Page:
EC moves to vet Member States on rule of law


EU nations will be vetted annually on adherence to the rule of law, according to a policy paper released by the European Commission. Incoming EC President Ursula von der Leyen said she fully supports an “EU-wide rule-of-law mechanism,” amid fears she may be influenced by nationalist governments in Poland and Hungary that supported her appointment.

Details on the rule-of-law mechanism were contained in a policy paper published Wednesday by EC Vice-President Frans Timmermans, who has repeatedly clashed with ruling parties in both Poland and Hungary, which blocked his candidacy as EC president.

In a statement Timmermans said the rule of law had “come under attack in several ways” in the past five years, without naming specific countries.

“The European Commission has been fighting hard to resist these attacks with the tools available to us, and will continue to do so. Today we have decided to further strengthen our toolbox, to promote, protect, and enforce the rule of law,” he said.

Ursula von der Leyen, the incoming president of the European Commission, said in an interview with the U.K.ʼs The Guardian and four other European newspapers - her first since being narrowly approved for the post by the European Parliament on Tuesday - that the EU should take “a more nuanced approach” towards states such as Poland and Hungary.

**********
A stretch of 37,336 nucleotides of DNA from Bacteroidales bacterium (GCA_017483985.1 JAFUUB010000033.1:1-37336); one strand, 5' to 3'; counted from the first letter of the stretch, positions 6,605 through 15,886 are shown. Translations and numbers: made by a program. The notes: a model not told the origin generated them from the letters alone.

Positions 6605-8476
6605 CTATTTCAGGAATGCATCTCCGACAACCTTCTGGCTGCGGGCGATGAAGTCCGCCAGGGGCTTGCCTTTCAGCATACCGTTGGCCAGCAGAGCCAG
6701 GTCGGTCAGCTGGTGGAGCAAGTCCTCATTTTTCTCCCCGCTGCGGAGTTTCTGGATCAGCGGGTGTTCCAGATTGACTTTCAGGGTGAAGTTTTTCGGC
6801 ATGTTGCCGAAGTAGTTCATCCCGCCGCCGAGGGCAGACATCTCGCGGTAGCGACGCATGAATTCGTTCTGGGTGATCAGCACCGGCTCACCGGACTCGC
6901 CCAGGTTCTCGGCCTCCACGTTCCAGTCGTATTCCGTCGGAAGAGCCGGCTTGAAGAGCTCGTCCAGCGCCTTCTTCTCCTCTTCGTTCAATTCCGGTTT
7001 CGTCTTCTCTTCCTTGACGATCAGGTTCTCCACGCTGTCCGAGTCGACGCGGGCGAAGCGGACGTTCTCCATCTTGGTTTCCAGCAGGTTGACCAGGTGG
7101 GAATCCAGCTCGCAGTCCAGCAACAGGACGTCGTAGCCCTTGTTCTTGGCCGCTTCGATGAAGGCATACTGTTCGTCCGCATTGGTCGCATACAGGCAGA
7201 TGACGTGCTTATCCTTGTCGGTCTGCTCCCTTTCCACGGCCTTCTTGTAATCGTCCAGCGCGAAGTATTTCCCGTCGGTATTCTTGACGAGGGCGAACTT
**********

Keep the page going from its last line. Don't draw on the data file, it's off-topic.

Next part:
“I think we have to properly listen to the arguments. For example, the Poles make the justified point that they have taken in 1.5 million people from Ukraine – a country that has for years been the site of a hybrid war in which people are still dying. We must not ignore that,” The Guardian cited her as saying in the interview.

With regard to the EUʼs refugee distribution scheme, sharply opposed by Hungary, von der Leyen called for solidarity among members.

“The member states who want to go ahead are already in the process of finding solutions. But it remains the case that in different areas every member state needs the solidarity of the others. We need a fair sharing of the burden – maybe in different areas for different countries,” she said.

Von der Leyen urged a more conciliatory tone with respect to perceived deficits in the rule of law in countries such as Hungary, stressing that emotion must be taken out and debates “objectified.”

“In countries in Central and Eastern Europe, many have the feeling that they arenʼt fully accepted,” she argued. “When we conduct these debates in a manner as severe as we have, it also contributes to the belief that those countries and peoples are meant as a whole when specific shortfalls are being criticized. We must all learn that perfect rule of law is always our goal, but that nobody is perfect.”

Last September, the European Parliament approved a report triggering an Article 7 procedure against Hungary which could ultimately strip the country of its EU voting rights. MEPs voted to launch the procedure because of the “existence of a clear risk of a serious breach by Hungary of the values on which the Union is founded.”

Prime Minister Viktor Orbán called the report “an insult to the Hungarian people” and Hungarian lawmakers passed a resolution condemning it.

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